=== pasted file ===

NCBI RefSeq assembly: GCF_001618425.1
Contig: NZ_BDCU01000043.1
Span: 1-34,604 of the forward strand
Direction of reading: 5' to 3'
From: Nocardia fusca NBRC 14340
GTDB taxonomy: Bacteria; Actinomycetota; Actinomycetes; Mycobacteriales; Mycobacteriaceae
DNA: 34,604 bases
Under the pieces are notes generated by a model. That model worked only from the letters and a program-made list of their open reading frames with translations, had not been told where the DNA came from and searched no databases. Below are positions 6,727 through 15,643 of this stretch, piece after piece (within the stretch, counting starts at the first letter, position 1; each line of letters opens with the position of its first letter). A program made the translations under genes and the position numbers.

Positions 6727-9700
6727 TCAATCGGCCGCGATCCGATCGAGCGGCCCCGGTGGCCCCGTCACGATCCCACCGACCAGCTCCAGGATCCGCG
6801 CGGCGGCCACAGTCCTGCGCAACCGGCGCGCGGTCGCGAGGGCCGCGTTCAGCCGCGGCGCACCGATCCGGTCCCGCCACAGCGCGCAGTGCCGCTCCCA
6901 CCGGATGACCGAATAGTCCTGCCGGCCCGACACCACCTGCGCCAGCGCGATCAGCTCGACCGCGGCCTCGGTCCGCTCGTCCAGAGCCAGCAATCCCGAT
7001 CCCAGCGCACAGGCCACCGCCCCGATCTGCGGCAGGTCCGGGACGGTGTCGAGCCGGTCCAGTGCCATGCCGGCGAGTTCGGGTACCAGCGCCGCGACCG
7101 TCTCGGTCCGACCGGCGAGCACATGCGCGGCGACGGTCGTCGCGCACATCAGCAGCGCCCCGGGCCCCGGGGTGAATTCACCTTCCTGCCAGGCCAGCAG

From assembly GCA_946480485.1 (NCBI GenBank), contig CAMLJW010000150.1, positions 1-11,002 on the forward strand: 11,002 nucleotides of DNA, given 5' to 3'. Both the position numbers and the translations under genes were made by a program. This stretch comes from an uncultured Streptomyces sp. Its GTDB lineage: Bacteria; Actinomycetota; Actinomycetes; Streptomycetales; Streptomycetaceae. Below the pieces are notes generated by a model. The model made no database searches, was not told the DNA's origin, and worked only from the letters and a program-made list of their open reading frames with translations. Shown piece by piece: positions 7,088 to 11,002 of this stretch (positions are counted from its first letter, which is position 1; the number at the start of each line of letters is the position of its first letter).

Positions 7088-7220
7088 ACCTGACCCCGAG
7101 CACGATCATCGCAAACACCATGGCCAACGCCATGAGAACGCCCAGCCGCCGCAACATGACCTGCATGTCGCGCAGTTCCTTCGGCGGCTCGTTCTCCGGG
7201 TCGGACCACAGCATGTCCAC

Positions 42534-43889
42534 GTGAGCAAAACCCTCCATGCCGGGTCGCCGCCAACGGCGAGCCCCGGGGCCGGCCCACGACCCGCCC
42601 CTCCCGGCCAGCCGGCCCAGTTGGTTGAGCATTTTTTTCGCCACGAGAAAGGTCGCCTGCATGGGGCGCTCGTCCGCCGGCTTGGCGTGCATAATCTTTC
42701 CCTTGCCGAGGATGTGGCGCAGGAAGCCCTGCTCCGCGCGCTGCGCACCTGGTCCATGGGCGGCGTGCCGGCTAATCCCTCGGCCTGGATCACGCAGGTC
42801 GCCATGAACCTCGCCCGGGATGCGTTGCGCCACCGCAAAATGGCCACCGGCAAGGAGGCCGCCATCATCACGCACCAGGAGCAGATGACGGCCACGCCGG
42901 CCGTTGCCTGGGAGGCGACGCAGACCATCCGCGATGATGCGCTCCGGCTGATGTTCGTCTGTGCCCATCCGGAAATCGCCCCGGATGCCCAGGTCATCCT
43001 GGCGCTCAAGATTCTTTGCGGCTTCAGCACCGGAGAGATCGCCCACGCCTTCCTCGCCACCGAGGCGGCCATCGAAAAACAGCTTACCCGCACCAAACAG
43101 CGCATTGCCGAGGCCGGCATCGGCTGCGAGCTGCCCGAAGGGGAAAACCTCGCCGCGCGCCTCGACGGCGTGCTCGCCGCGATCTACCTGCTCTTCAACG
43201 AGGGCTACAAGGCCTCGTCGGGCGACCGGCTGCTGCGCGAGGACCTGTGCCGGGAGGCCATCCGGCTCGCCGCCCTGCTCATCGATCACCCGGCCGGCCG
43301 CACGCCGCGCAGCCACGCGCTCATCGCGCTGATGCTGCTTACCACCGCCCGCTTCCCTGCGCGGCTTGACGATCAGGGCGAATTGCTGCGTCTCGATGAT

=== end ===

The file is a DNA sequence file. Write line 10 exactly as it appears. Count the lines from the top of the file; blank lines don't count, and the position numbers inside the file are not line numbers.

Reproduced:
6727 TCAATCGGCCGCGATCCGATCGAGCGGCCCCGGTGGCCCCGTCACGATCCCACCGACCAGCTCCAGGATCCGCG